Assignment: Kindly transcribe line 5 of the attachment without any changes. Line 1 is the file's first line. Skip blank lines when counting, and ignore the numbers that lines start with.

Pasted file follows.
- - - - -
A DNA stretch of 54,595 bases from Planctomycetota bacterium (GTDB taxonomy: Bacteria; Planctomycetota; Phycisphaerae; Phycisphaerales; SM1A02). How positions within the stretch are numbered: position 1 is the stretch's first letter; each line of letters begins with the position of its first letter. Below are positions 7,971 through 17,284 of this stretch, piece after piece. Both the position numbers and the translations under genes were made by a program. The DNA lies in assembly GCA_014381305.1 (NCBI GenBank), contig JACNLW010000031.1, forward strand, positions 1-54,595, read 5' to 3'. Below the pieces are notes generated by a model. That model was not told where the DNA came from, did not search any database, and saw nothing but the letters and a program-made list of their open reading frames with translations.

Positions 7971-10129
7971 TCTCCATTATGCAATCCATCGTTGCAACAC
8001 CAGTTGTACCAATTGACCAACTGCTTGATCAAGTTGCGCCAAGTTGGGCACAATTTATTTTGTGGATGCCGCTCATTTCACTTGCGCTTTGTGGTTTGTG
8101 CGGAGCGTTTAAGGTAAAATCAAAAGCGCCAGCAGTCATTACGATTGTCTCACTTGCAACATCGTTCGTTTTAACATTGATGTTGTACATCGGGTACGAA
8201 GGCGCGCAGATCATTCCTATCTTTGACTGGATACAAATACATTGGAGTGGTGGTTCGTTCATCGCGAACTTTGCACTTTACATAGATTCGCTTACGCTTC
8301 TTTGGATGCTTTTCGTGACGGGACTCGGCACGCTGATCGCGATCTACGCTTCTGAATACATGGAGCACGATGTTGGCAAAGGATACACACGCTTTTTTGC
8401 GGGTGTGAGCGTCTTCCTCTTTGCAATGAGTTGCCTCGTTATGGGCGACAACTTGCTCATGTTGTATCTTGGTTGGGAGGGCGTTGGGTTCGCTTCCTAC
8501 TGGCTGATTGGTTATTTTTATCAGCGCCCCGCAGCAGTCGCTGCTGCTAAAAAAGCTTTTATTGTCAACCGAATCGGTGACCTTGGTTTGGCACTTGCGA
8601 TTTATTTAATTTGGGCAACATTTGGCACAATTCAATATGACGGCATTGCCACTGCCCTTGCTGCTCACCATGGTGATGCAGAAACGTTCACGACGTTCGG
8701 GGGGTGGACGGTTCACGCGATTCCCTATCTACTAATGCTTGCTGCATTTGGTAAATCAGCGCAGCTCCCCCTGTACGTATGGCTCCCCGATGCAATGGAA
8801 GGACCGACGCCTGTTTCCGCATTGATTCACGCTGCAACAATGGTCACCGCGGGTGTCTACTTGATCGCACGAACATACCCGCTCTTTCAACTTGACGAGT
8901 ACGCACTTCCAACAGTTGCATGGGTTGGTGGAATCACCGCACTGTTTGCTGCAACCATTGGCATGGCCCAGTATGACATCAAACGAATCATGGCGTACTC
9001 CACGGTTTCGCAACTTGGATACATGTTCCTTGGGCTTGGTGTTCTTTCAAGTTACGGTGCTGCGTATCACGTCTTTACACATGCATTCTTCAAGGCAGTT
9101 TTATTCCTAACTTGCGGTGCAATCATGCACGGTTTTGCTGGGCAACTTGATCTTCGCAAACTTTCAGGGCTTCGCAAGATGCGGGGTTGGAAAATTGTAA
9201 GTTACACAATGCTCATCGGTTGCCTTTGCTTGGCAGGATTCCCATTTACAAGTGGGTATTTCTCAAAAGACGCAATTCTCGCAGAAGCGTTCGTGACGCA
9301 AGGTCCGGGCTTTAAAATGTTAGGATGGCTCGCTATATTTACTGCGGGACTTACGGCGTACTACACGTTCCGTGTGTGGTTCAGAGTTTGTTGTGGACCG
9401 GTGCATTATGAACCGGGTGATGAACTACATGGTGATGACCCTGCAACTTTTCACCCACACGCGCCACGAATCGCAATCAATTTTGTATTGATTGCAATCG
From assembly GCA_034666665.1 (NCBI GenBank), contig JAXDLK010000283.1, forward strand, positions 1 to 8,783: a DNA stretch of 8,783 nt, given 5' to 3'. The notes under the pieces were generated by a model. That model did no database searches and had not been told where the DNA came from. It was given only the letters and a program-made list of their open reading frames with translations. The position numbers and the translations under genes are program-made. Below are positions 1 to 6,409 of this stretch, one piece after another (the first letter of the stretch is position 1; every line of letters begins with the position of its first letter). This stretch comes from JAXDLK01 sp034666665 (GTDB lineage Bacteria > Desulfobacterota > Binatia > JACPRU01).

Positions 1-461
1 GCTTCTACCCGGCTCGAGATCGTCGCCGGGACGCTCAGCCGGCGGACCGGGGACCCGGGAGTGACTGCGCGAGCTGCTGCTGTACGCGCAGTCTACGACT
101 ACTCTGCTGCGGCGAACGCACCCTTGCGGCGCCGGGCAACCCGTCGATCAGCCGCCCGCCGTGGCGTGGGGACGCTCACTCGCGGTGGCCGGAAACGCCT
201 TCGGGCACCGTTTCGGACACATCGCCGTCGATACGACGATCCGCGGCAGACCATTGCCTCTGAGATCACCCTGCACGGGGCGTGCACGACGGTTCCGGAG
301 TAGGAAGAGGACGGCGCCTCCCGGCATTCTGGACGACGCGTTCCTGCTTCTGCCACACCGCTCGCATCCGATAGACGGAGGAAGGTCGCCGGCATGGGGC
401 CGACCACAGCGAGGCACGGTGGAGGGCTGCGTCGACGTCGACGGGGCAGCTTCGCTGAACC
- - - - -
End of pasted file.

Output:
8101 CGGAGCGTTTAAGGTAAAATCAAAAGCGCCAGCAGTCATTACGATTGTCTCACTTGCAACATCGTTCGTTTTAACATTGATGTTGTACATCGGGTACGAA